The 53 Million Artists researchers are currently writing a journal article that maps out how we might ‘re-habituate’ (i.e. make a regular habit of) art in everyday life. Using the data collected thus far, we are suggesting 53 Million Artists makes an intervention in this area through encouraging a reflexively-oriented everyday practice that has the potential to transform people’s lives.
We are using the framework of ‘habituation’ by Steve Fleetwood (2008) to explain how this social change will occur. According to Fleetwood, habituation involves the following three main processes:
- Repetition, regularity, routinization and continuity.
- Reinforcement, or incentive and disincentive.
- Intimacy, familiarity or close proximity.
53 Million Artists seeks to re-habituate art and everyday life by substituting one set of values and beliefs (limiting and constraining views of what art is and who can be an artist) with another (open, mindful and permission-giving beliefs).
Fleetwood argues that institutions (as opposed to social structures) can directly affect agents’ intentions and actions; they can cause ‘reconstitute downward causation’. This means they create and mould new habits. Hodgson (2002: 170) further explains what is meant here:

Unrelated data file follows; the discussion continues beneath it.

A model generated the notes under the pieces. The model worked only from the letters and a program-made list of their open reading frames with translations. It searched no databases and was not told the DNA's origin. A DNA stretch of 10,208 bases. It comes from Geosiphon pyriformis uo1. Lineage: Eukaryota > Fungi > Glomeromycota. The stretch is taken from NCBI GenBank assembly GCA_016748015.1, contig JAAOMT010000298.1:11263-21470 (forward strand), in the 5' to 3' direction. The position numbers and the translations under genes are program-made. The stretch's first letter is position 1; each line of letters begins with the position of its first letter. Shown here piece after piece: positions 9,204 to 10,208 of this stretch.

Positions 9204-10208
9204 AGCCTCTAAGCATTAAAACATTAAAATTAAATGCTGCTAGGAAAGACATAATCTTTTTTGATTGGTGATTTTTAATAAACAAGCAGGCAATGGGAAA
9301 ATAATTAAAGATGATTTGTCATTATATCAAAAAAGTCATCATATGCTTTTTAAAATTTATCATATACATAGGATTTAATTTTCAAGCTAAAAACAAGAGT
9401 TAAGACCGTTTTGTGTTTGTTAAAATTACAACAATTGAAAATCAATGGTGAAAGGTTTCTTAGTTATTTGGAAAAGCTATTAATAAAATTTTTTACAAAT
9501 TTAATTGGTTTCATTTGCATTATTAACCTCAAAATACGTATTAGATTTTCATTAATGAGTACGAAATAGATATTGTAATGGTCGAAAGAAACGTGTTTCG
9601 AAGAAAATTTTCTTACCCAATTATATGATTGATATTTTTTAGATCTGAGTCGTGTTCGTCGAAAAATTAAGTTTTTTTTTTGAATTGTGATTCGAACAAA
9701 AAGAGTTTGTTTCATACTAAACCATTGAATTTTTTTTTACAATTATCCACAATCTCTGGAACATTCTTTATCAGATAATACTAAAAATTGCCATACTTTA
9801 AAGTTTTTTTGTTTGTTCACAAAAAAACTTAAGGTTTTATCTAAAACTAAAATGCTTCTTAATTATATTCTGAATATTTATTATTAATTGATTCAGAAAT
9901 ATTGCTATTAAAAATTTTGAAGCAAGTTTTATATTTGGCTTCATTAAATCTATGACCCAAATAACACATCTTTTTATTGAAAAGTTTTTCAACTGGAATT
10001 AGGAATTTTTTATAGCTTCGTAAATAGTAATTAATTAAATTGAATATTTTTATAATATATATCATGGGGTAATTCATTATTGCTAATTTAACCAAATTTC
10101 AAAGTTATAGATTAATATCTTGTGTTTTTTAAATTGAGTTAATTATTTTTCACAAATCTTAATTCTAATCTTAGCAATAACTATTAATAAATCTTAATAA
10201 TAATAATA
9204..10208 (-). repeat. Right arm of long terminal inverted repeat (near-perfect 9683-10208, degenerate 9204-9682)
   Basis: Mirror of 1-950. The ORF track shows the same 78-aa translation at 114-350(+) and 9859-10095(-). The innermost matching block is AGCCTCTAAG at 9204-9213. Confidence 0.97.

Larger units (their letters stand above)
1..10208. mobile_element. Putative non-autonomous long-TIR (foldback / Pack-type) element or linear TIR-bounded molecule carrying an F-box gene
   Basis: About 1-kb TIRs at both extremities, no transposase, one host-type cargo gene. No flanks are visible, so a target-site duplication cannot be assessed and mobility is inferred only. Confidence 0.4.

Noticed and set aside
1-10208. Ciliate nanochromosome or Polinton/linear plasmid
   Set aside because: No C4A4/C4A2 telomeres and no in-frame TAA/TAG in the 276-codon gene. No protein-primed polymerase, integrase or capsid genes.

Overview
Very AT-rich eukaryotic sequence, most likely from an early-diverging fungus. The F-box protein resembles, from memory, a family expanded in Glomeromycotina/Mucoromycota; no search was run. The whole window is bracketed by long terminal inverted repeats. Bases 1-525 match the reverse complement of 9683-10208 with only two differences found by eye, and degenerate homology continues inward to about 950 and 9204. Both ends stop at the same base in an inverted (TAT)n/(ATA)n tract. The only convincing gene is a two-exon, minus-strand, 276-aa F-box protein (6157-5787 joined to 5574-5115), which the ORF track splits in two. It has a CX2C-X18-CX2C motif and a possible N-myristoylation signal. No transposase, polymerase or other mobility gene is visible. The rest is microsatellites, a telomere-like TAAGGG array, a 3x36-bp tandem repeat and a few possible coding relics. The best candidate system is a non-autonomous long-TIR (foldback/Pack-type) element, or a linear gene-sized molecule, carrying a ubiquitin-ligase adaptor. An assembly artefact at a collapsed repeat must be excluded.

What have to be examined are the social and psychological mechanisms leading to such changes of preference, disposition, or mentality. What does happen, is the framing, shifting and constraining capacities of social institutions give rise to new perceptions and dispositions within individuals. Upon new habits of thought and behaviour, new preferences and intentions emerge.
As such, 53 Million Artists aims to give rise to new perceptions and dispositions in individuals regarding art and creativity, which will be achieved by doing (“just do it” interventions in workshops; creative challenges; sharing online etc) as well as generating important discussions on a local and national level about art and artists in this country. It is hoped this will then result in different preferences and intentions, and ultimately a habit of doing art in everyday life.